- The Washington Times - Monday, February 18, 2002

JERUSALEM A threat by more than 200 Israeli reserve soldiers to refuse to serve in the West Bank and Gaza Strip has revived public debate over the way the army is fighting the Palestinian uprising.
The dissenters, who number about 210, complain that soldiers are increasingly called on to "dominate, expel, starve and humiliate" Palestinians. Their revolt poses one of the most serious internal challenges in the Israeli army's history.
They have also given encouragement to the nation's peace movement, which drew about 14,000 supporters to a rally Saturday night, and which had become moribund in the wake of the wave of Palestinian suicide bombings.
"I think we triggered a national discourse that until now no one was willing to instigate," said Haim Weiss, a reserve army captain who was in the first wave of dissenters last month.
Though some Israelis have criticized the army's aggressive measures including its sieges on Palestinian towns and its air strikes on urban areas analysts say an overwhelming majority of Israelis regard the army's response to Palestinian violence as reasonable and proportionate.
The protesters have drawn severe criticism from Cabinet ministers, army officers and even some left-wing groups. An opposing group of reservists published an open letter in the same newspaper criticizing the dissenters.
Defense forces chief Lt. Gen. Shaul Mofaz, viewed as a hard-liner in policies against the Palestinians, defended the army's record during 16 months of fighting and suggested that political groups might have engineered the dissent.
"Very few armies in the world would … behave on the same moral and value level as Israeli soldiers and commanders do in the field," he told journalists last week. But Gen. Mofaz has not decided whether to jail the reservists or let them conduct their future tours of duty inside Israel proper.
Television news programs have aired film of harsh military action at roadblocks and jails, and newspapers have allowed soldiers to relate disturbing experiences from service in the West Bank and Gaza. One high school has invited the dissenters to speak to its graduating class.
The former head of Israel's domestic security agency, Ami Ayalon, while taking exception to the reservists' behavior, said that some orders being handed down in the West Bank and Gaza are patently illegal, and that more soldiers should be challenging their commanders.
The dissent by reservists is not a broad phenomenon, and thousands of Israeli soldiers serve in the areas Israel captured in the 1967 Middle East war without raising objections. Nor is this form of dissent new. A few hundred soldiers refused to serve in Lebanon during and after the 1982 Israel incursion into Lebanon, which had no effective government.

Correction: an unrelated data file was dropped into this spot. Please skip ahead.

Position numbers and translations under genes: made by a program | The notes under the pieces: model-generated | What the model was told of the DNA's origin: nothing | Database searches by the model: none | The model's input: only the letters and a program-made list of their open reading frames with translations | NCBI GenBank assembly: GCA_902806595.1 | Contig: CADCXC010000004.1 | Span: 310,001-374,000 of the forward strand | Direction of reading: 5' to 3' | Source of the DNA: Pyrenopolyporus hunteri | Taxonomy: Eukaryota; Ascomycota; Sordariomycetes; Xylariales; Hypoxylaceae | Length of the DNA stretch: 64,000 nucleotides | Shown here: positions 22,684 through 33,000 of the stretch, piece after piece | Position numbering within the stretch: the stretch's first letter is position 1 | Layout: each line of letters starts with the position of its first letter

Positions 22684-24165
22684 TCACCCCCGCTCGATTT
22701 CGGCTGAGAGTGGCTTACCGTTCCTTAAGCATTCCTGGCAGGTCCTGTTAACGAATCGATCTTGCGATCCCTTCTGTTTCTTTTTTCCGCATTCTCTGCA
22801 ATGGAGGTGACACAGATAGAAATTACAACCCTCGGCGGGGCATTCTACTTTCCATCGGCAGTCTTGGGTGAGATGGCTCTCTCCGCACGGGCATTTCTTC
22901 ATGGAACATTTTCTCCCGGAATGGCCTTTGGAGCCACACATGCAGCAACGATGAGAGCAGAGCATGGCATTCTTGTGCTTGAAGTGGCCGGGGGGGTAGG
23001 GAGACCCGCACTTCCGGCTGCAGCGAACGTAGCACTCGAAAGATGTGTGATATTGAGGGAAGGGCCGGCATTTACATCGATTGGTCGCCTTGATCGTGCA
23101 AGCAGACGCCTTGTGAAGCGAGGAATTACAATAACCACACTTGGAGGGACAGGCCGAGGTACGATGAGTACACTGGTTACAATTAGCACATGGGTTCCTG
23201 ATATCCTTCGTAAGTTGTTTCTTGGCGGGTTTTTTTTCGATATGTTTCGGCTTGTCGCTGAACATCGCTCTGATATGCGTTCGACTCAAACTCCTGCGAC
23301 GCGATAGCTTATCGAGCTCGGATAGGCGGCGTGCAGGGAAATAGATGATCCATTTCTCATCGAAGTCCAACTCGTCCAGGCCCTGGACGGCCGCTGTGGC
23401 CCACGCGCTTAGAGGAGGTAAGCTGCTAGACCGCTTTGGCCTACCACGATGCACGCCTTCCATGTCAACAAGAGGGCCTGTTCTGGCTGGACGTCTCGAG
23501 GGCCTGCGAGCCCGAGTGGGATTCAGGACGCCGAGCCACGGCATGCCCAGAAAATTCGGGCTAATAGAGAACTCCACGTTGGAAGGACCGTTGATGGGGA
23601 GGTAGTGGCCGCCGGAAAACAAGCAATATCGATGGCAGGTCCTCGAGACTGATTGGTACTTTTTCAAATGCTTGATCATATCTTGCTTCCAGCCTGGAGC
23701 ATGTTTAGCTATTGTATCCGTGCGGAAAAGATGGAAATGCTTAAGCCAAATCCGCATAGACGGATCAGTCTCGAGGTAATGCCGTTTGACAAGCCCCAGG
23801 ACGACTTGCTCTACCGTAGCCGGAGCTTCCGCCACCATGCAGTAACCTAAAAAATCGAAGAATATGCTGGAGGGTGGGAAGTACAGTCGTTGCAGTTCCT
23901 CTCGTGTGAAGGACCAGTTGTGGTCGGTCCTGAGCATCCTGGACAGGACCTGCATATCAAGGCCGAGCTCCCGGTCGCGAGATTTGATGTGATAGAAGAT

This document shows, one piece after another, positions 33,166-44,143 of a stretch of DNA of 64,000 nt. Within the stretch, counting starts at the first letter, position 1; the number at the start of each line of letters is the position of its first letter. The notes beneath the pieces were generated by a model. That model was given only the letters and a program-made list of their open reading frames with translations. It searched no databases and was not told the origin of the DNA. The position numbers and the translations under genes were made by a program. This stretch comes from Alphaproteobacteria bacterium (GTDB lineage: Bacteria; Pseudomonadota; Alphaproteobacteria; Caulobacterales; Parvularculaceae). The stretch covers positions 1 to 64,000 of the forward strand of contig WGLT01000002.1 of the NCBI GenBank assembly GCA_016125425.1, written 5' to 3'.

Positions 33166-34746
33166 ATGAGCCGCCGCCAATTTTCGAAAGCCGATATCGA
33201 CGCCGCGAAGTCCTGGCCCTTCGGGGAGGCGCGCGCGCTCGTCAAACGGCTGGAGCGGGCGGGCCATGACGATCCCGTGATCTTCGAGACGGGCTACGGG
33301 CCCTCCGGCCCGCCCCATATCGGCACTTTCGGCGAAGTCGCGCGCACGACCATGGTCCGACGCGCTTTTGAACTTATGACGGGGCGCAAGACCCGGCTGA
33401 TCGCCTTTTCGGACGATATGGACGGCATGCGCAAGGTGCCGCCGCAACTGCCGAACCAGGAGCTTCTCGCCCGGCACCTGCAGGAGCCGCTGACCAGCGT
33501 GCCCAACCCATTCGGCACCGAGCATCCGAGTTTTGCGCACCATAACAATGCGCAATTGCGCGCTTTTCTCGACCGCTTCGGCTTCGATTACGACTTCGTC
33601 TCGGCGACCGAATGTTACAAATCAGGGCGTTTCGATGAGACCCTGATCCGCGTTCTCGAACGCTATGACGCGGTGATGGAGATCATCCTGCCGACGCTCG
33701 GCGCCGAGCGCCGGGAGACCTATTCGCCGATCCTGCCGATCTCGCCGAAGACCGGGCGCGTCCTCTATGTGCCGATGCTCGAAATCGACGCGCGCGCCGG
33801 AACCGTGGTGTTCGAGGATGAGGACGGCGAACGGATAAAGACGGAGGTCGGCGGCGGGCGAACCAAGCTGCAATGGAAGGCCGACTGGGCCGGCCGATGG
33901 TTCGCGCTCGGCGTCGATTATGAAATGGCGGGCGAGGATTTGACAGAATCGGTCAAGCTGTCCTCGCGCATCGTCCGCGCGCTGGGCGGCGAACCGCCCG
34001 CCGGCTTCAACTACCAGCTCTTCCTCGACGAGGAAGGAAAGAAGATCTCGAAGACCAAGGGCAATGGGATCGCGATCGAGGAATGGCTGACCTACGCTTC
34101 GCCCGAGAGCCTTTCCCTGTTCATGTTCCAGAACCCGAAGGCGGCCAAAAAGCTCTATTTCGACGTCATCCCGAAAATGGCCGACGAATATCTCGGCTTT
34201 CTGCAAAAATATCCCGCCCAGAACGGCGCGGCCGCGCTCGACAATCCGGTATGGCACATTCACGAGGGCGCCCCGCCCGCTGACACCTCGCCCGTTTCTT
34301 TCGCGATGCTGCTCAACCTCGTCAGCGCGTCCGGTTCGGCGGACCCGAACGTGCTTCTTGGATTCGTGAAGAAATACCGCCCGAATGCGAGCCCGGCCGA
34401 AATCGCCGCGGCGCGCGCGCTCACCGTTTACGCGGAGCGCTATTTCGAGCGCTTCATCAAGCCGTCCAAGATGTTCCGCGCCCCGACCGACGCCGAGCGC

But it is the makeup of the group that has jolted the military brass. Most of dissenters are combat veterans, low to midranking officers among the most committed and motivated reservists in the Israeli army. They ordinarily serve up to six weeks of reserve duty a year.
Many are career professionals or graduate students in civilian life. Nearly all served long stints in the West Bank and Gaza over the past decade.
"My unit was sent to the West Bank many times," says Mr. Weiss, a doctoral student in Hebrew literature who served until recently as deputy commander of a tank platoon. "I was always troubled by what we were doing to the civilian population. But I believed it was better that I do the work than someone who had no compunctions about punishing innocent people."
Mr. Weiss mainly objects to Israeli roadblocks in the West Bank, where large numbers of Palestinians are subjected to sieges or to aggravating traffic jams.
What changed his mind, he said, was an order in October to conduct a "violent patrol" in Bethlehem. "In military vernacular, that means you go in firing machine guns arbitrarily in every direction."
Though the task ultimately fell on another platoon Israeli soldiers killed 23 Palestinians during that foray into Bethlehem Mr. Weiss pledged at the end of his month of duty never to go back.
Last month, Mr. Weiss agreed when a friend asked if he would like his name added to a public declaration. Among other things, the declaration said: "We, who sensed how the commands issued to us in the territories destroy all the values we had absorbed while growing up in this country … [hereby declare] we shall not continue to fight beyond the 1967 borders."
The first group of dissenters numbered 50, most of whom responded to an ad posted on the walls of Tel Aviv University. Their declaration was published in Israel's largest-circulation newspaper, and it drew more dissenters to the list.
Mr. Weiss said a tough response by the army would only increase the group's numbers. "I don't think the army wants 210 people in prison."


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